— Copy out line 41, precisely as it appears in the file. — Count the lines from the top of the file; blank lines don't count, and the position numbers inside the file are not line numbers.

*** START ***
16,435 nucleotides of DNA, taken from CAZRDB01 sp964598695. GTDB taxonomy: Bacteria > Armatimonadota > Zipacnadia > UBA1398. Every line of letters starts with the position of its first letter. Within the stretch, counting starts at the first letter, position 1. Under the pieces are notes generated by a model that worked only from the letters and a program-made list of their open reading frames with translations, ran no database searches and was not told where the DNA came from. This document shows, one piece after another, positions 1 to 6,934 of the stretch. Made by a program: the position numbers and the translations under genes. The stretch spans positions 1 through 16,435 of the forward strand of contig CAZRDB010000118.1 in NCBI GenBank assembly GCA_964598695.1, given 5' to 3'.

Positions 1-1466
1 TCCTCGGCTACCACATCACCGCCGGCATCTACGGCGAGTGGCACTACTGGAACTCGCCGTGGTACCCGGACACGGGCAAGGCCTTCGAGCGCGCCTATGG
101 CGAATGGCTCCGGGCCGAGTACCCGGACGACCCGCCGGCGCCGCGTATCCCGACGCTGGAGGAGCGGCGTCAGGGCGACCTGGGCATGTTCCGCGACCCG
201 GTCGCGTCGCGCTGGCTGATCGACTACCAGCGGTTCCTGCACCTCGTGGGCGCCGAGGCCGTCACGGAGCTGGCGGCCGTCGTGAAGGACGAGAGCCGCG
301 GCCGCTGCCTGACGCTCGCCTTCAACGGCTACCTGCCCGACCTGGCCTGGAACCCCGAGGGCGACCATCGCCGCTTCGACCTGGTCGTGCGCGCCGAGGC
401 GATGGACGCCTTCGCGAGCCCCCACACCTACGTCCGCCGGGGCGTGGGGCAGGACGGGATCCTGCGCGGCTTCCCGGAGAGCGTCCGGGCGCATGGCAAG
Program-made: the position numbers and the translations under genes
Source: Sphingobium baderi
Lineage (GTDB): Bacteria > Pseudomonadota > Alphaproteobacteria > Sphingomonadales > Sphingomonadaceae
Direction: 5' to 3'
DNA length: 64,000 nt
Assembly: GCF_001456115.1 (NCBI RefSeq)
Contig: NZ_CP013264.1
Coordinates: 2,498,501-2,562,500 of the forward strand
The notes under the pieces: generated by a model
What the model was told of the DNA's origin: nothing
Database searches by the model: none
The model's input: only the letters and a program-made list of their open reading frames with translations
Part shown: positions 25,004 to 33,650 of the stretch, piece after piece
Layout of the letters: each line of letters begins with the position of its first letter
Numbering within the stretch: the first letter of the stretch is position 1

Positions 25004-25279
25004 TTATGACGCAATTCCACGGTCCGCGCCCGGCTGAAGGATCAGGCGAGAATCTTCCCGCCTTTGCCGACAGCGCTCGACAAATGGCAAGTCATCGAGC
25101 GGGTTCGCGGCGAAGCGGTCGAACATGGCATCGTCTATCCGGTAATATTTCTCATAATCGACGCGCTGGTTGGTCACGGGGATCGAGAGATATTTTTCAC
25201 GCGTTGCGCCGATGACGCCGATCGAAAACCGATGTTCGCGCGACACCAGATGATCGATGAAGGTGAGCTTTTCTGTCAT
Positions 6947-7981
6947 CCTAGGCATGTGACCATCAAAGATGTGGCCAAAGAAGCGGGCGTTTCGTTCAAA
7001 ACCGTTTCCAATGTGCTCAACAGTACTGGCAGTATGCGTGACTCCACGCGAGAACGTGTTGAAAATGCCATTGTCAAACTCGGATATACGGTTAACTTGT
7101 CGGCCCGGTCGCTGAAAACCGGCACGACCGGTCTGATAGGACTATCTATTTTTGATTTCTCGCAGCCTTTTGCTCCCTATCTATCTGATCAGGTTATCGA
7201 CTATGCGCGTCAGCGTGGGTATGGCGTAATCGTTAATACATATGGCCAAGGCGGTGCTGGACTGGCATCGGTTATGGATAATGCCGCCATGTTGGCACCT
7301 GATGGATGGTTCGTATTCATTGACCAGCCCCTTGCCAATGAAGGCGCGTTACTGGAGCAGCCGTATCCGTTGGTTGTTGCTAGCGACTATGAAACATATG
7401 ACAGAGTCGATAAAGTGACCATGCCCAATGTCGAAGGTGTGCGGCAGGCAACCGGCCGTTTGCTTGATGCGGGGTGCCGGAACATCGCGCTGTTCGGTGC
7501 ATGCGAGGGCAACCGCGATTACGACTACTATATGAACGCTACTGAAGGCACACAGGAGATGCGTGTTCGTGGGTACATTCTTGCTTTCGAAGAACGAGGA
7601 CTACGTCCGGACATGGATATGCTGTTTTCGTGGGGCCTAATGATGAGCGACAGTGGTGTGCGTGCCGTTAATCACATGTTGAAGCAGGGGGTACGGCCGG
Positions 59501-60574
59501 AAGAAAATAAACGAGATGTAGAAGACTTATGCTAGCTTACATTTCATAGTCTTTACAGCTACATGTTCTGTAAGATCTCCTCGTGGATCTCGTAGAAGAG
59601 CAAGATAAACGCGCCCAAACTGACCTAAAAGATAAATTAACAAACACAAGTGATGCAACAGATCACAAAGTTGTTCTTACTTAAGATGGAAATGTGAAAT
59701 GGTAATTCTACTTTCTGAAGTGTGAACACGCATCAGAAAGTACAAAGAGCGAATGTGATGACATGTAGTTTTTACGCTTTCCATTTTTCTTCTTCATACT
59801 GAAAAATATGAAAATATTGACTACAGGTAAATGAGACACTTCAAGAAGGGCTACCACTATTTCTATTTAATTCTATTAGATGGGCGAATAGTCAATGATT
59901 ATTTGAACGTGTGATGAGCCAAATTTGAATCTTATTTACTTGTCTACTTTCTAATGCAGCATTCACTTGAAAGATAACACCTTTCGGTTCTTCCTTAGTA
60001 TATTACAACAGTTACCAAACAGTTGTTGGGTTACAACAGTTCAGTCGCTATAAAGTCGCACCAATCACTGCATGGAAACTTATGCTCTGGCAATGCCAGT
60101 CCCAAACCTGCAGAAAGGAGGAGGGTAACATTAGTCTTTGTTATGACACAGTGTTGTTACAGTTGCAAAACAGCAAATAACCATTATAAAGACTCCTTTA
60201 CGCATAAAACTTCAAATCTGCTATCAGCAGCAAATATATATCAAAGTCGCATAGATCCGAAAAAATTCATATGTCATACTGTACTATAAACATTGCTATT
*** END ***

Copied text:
59901 ATTTGAACGTGTGATGAGCCAAATTTGAATCTTATTTACTTGTCTACTTTCTAATGCAGCATTCACTTGAAAGATAACACCTTTCGGTTCTTCCTTAGTA